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Since April is National Poetry Month, I normally would have saved this until the Spring Poetry Roundup I have planned for the end of April. However, if Jane Summer’s Erebus is not sui generis, it’s the closest thing you’ll see this month. Poetry, yes. But it’s also prose, graphs, maps, photos, lists, newspaper articles, and other media all about the little known crash of Air New Zealand’s flight TE901 , a sightseeing excursion on a DC-10 which slammed into Antarctica’s Mt. Erebus on 28 November, 1979, killing all 257 people aboard. The link to Summer is that her best friend, Kay Barnick, died in that disaster, as did Barnick’s mother, Marion.

I knew nothing of the crash, but that wasn’t the case after Erebus, which presents facts and poetry in a tumbled jumble of feeling and sorting. But isn’t that how we remember? How we grieve? Not in linear motion, but in a random fashion that sees words cheek to jowl with pictures and overlaid with other images. It inhabits the past as well as the present, and it’s so garbled that it shouldn’t work. The parallel lines of logic and storytelling should order this anti-structure into submission, but it can’t. The emotions are too powerful to be contained within those lines. It breaks free in a way I’ve never quite experienced before.

Summer’s grief and anxiety is palpable here, her raw, wild poetry matched by the horrific images and neutered language of post-accident reports that lend an air of normalcy to proceedings only to vanish like the mysterious pages of the pilot’s personal notebook–seen one moment and officially gone the next–before another wave of imagery breaks over the reader. Finding a portion to quote is difficult as it works more all-of-a-piece than it does separately. However, these lines from “Cruising Altitude” say much:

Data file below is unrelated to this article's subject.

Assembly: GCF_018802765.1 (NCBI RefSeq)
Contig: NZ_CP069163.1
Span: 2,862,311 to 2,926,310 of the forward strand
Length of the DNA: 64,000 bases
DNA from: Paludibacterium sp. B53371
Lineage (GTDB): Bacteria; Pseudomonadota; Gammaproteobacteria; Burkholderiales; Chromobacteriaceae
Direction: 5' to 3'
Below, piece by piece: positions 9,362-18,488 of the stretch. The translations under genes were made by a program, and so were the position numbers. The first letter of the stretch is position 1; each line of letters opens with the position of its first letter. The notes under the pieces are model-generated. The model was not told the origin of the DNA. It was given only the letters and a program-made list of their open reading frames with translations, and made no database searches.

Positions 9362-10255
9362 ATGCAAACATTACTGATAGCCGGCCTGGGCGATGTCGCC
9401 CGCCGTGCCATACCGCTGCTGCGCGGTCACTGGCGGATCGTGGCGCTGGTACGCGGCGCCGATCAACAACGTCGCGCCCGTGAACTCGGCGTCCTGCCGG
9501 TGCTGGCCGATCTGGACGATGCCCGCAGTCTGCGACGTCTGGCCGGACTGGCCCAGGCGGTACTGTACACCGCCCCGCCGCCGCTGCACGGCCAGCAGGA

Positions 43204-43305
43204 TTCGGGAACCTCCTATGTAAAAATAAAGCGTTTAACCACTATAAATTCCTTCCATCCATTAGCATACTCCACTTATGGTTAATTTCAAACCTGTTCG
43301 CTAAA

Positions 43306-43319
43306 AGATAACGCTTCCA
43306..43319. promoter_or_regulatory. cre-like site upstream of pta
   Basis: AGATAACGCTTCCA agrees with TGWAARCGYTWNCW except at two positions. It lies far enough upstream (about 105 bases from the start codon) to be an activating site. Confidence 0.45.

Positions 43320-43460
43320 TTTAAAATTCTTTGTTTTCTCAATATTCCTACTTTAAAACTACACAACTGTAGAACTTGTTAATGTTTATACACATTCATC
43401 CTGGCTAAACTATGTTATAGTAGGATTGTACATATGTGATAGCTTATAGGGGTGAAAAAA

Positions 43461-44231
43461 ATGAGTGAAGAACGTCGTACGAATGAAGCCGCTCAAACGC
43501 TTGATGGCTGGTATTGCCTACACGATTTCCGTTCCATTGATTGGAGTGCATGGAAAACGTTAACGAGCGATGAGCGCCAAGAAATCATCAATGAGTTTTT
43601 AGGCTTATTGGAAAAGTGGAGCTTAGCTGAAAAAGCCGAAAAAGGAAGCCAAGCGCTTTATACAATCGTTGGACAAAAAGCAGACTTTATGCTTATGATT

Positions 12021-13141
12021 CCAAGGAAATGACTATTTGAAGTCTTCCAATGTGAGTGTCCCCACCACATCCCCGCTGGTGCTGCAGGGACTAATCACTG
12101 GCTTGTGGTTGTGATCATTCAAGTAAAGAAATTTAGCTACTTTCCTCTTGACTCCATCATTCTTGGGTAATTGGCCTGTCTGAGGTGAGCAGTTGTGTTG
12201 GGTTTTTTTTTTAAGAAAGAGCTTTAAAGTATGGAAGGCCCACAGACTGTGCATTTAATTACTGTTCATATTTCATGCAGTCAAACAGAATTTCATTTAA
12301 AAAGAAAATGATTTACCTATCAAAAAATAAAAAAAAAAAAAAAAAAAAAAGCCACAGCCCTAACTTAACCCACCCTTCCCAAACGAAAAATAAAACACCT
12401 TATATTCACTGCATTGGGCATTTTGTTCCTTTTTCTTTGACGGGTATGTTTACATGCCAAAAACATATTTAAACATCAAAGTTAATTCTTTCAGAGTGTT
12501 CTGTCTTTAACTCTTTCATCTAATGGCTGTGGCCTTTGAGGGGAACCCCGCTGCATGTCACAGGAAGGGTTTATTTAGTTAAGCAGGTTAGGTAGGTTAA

No one in the world hears/metal claw ice/or the retort when the craft explodes./No one in the world sees bodies catapulted into crevasse after crevasse/cleaved by wreck as it hurtled along ice, the dying animal furiously burrowing/passengers into frozen tombs. A hand in shifting snow/seems to imitate the royal wave, not wanting/to make a fuss.

The overall effect of Erebus is one of elegy and honoring lost friends, but Summer also makes clear how the investigation was bungled, with evidence missing or stolen through bureaucratic indifference. It retains its razor edges so that it never slips into sentimentality, remaining sharply observed and even more sharply expressed. I actually read it twice. I put it down the first time, astonished at how much I’d learned and how much I felt, then immediately went back to the first page. Erebus is a remarkable achievement by a marvelous poet.

© 2015 Jerry L. Wheeler